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Royal Mail staff get shares details
Communication Workers Union members prior to a meeting to discuss the sell-off and plans for a strike ballot
Some 150,000 Royal Mail workers are to start receiving details of the offer of free shares in the company under the Government's privatisation plan.
The controversial sell-off has set ministers on a collision path with the unions, with the possibility of strike action just as potential investors are being courted to buy a stake in the business.
The free shares offer makes 10% of Royal Mail available to employees at the time of flotation, but the sweetener has failed to convert opponents to the scheme. Information on the free scheme, together with details of a priority shares offer for staff wanting to buy a larger stake in the firm, is due to drop through the letterboxes of eligible workers.
Royal Mail Group's chief executive officer Moya Greene said: "Our people are the heart of our business at Royal Mail. By owning 10% of the company, together we will have a meaningful stake in the business. I think this will engage everyone and encourage us to continue to work together to build a great future for Royal Mail."
Ministers said the flotation would allow the business to modernise, but they were attacked by unions and opposition politicians, with claims that the Government was "selling off the family silver".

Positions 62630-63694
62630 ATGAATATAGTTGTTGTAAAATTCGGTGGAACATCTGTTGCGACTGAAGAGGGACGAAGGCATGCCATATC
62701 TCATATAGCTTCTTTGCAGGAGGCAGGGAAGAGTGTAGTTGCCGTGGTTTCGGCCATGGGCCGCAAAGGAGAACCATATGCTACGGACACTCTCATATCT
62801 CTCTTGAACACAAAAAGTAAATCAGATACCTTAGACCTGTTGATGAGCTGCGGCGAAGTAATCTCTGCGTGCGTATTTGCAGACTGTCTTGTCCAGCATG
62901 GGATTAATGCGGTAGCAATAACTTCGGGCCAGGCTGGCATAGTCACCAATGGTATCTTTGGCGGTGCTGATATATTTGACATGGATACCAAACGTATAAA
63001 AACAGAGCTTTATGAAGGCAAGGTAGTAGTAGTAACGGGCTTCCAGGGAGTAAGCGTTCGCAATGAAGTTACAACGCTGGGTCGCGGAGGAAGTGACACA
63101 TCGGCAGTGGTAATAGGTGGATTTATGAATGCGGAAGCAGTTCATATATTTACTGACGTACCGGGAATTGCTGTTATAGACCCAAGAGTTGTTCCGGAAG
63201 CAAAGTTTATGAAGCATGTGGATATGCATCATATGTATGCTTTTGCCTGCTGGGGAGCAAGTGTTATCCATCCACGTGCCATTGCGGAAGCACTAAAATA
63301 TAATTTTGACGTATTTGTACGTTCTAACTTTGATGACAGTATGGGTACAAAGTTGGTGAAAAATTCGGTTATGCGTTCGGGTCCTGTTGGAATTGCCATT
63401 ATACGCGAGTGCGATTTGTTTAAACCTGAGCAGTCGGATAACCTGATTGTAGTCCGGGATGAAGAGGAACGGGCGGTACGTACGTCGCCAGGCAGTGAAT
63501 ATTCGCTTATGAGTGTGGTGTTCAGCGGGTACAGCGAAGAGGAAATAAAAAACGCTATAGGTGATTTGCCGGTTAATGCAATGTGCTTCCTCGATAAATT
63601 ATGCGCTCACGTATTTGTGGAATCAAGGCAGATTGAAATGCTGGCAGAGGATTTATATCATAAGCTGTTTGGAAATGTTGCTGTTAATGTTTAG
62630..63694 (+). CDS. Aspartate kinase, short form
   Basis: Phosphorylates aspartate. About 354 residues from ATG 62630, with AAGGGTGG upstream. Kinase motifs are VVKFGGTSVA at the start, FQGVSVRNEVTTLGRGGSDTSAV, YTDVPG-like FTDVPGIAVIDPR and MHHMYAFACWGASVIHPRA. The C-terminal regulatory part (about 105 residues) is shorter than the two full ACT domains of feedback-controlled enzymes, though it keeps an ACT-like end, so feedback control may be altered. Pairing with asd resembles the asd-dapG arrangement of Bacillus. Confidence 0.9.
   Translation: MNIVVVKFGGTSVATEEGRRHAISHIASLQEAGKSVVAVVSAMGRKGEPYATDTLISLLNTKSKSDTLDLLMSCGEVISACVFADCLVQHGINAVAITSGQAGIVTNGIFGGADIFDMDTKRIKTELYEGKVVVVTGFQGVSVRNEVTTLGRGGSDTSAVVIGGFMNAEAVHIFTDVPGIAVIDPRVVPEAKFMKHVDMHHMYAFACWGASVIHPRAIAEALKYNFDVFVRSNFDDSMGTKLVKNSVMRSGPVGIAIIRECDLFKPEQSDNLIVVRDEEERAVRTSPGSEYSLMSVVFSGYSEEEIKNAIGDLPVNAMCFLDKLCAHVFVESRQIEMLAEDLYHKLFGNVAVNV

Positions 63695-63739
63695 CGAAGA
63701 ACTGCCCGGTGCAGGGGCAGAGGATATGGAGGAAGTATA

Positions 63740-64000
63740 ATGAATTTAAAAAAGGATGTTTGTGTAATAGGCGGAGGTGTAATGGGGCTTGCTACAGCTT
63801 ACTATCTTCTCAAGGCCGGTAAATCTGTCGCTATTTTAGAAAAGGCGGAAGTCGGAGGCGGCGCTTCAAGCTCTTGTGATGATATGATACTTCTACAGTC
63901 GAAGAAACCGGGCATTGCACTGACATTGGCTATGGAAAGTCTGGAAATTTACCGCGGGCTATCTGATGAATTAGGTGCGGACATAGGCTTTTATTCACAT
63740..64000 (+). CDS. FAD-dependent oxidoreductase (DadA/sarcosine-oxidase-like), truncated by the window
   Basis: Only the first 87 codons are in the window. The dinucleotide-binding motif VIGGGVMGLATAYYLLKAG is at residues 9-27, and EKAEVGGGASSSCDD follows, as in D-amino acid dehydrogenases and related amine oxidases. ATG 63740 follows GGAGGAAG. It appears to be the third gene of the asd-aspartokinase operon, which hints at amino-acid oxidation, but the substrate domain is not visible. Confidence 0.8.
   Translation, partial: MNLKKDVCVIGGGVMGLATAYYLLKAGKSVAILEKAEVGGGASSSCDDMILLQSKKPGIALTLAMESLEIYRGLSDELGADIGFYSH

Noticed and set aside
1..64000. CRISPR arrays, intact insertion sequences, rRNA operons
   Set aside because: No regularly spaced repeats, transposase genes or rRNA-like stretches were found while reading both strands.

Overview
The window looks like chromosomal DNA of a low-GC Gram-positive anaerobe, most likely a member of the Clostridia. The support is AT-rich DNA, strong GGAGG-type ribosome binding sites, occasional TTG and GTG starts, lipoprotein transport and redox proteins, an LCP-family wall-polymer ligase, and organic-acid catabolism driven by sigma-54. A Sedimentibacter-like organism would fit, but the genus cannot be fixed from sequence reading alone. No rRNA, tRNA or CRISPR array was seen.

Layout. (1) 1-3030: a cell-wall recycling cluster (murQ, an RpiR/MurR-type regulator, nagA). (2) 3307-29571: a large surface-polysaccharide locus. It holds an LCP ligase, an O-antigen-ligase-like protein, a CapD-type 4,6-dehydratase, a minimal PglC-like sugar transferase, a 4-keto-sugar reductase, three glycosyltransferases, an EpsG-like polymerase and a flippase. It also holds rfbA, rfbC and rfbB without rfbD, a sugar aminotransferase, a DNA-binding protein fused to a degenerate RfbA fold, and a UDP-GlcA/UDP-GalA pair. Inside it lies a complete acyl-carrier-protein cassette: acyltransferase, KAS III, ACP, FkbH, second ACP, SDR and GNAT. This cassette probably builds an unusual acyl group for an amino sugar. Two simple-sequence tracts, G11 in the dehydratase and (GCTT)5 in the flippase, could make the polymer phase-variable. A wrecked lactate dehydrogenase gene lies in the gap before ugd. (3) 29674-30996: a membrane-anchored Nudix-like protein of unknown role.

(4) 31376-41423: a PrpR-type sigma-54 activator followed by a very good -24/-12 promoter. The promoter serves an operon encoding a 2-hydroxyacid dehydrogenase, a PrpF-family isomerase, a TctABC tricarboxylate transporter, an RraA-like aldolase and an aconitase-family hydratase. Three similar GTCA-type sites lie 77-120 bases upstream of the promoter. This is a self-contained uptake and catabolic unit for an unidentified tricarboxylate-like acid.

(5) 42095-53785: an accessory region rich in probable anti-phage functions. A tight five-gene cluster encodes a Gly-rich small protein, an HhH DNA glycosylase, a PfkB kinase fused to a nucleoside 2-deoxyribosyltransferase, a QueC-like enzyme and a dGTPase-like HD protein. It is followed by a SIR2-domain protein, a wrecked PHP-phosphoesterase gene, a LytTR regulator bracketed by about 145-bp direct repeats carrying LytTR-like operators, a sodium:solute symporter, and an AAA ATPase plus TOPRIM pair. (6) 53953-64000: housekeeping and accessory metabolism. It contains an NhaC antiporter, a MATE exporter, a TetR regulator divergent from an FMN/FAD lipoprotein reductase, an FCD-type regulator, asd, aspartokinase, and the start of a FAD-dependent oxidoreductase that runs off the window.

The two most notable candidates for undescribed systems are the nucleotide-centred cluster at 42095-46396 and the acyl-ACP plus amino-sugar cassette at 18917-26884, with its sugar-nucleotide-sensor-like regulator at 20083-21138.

The scale of anger was highlighted by a noisy reception given to Ms Greene as she addressed a meeting in Birmingham of more than 1,500 local officials of the Communication Workers Union (CWU). She was booed, heckled and greeted with laughter when she defended the sell-off.
The union will now press ahead with balloting its members for strike action in protest at issues linked to privatisation. CWU general secretary Billy Hayes said: "This isn't about what's best for the Royal Mail, it's about vested interests of Government ministers' mates in the City. Privatisation is the worst way to access to capital as it's more expensive than borrowing under public ownership."
Members of the public will be able to apply for shares - at a minimum of £750 - as well as institutional investors. Analysts expect the sell-off will make up to £3 billion.
Shadow businesss secretary Chuka Umunna said: "Ministers are pushing ahead with this politically-motivated fire sale of Royal Mail to fill the hole left by George Osborne's failed plan. This is taking place despite opposition from a huge coalition including the Conservative Bow Group, the Countryside Alliance, the National Federation of Subpostmasters, the cross-party BIS Select Committee as well as Royal Mail employees themselves."
Business Minister Michael Fallon said: "It is the final step to help modernise the business and allow it to invest in the future."